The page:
About Lower Falls (of the San Joaquin River)
Lower Falls is the overlooked neighbor to Rainbow Falls near the southern boundary of Devil’s Postpile National Monument.
Both times I’ve been to this waterfall, it was peaceful and quiet as visitors often don’t even bother taking the effort to continue on to this falls or even know it’s there.
Therefore, it definitely contrasted with the constant traffic from the hordes of visitors found at Rainbow Falls.
In fact, Lower Falls is technicaly not even within the Devils Postpile National Monument boundary.
It’s as if it was treated like a castoff into the the Ansel Adams Wilderness.
Nonetheless, I found this waterfall to be a very relaxing experience even though it may not have the eye-candy factor that Rainbow Falls has.
However, like Rainbow Falls, it flowed on the San Joaquin River so its flow was just as reliable as that of its more famous neighbor.
Each time I’ve been to this waterfall, I was either the only person here or there was no more than two or three other people tops.
Thus, I was able to experiment more with photo compositions while also contemplating the scenery as the San Joaquin River continued to meander further downstream.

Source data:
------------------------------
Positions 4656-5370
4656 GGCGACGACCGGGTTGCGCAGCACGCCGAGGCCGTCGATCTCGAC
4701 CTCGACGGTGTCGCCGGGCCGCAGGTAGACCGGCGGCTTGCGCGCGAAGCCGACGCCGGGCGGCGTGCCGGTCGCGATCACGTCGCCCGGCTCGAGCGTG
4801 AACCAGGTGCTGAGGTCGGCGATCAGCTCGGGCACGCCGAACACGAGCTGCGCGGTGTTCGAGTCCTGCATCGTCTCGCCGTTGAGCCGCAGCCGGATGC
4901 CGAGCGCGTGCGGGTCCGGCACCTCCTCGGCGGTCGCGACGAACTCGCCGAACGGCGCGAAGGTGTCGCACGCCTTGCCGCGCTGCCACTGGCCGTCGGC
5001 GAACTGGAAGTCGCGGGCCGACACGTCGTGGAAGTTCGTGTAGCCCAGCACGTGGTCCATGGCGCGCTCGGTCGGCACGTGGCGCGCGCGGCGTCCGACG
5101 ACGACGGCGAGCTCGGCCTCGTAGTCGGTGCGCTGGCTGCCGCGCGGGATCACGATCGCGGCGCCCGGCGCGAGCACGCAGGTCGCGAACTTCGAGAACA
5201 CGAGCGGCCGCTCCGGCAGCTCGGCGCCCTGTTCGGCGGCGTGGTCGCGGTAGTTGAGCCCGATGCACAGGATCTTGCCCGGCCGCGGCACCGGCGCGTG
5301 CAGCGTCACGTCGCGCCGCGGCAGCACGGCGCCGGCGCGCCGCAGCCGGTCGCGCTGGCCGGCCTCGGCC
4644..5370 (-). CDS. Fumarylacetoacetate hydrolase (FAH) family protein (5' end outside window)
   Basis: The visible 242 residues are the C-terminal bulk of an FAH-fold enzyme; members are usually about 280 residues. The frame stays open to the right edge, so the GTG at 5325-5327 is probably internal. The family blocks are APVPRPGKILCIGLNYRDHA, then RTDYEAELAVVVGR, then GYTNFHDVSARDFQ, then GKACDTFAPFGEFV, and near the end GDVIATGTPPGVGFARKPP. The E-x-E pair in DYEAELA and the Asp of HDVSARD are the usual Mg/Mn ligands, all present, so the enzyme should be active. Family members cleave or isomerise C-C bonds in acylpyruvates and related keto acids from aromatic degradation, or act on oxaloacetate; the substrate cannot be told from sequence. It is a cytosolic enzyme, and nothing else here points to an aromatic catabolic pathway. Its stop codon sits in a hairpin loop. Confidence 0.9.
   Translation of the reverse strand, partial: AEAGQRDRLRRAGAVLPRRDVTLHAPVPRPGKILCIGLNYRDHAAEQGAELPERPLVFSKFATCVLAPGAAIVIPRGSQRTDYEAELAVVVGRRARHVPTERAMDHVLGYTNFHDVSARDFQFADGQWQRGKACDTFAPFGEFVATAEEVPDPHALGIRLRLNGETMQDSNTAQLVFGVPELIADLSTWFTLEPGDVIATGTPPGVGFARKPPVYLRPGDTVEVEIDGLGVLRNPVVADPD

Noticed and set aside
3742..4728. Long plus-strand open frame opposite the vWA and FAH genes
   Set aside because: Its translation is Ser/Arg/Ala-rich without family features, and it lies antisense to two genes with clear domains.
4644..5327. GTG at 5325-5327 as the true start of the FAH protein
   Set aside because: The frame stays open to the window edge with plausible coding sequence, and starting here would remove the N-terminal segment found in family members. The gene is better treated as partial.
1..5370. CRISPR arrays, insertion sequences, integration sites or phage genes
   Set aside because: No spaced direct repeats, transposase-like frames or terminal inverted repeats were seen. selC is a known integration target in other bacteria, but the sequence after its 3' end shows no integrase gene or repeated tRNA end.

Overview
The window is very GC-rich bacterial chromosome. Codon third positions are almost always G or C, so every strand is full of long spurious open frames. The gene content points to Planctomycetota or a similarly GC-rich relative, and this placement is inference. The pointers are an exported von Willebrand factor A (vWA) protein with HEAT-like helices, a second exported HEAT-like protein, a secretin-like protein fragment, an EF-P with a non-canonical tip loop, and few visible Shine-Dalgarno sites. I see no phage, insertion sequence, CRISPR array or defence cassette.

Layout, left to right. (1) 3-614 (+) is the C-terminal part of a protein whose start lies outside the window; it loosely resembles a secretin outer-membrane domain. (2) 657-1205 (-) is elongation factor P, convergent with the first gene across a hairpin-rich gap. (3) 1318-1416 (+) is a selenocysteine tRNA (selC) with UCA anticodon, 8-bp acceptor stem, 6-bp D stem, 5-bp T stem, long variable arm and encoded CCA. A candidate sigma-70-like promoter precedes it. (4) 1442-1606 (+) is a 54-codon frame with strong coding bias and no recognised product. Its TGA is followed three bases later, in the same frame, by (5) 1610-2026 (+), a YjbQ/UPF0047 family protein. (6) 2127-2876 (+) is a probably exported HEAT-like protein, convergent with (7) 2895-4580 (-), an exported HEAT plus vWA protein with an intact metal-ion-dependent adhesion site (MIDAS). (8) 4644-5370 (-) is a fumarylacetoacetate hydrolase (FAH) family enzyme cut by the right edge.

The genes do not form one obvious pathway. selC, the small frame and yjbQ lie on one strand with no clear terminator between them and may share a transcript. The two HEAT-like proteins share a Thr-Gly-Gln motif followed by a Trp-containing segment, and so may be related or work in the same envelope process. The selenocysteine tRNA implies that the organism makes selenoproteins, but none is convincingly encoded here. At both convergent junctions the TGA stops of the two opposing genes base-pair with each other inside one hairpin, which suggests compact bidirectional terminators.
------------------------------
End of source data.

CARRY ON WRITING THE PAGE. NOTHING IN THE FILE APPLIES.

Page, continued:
The Trail to Lower Falls from Rainbow Falls
In order to reach the Lower Falls, I merely had to walk an additional 0.5 miles from Rainbow Falls (thus making the round-trip hiking distance a total of 3.6 miles).
That said, most of the walk was a continuation of the sun-exposed burn area and it was mostly downhill on the way there.
As a result, I found it to be surprisingly tiring on the way back due to its upside-down nature coupled with the high altitude and the prevalence of fine dust particles from the sandy trail.
Such fine particles could easily get into the lungs and make it even harder to breathe over time.
In addition to views of the 30ft falls from its top, I was able to take a fairly straightforward but steep scrambling path to the bank of the Lower Falls’ plunge pool.
On one visit in late August 2010, there were still mosquitoes, which probably illustrated how unusually high the flow was that late into the Summer.
Contrasting that with my first visit back in September 2001 as well as August 2015, I found there were no mosquitoes and that allowed for a few people to be chillin’ at both the top and bottom of the falls.
I even noticed an angler trying his luck at the base of the falls during my first visit here back in September 2001.
While Lower Falls resides in the Ansel Adams Wilderness, the common trailhead starts in the Devils Postpile National Monument near the Mammoth Lakes area in Inyo County, California. It is administered by the USDA Forest Service. For information or inquiries about the national monument as well as current conditions, visit the website or Facebook page.
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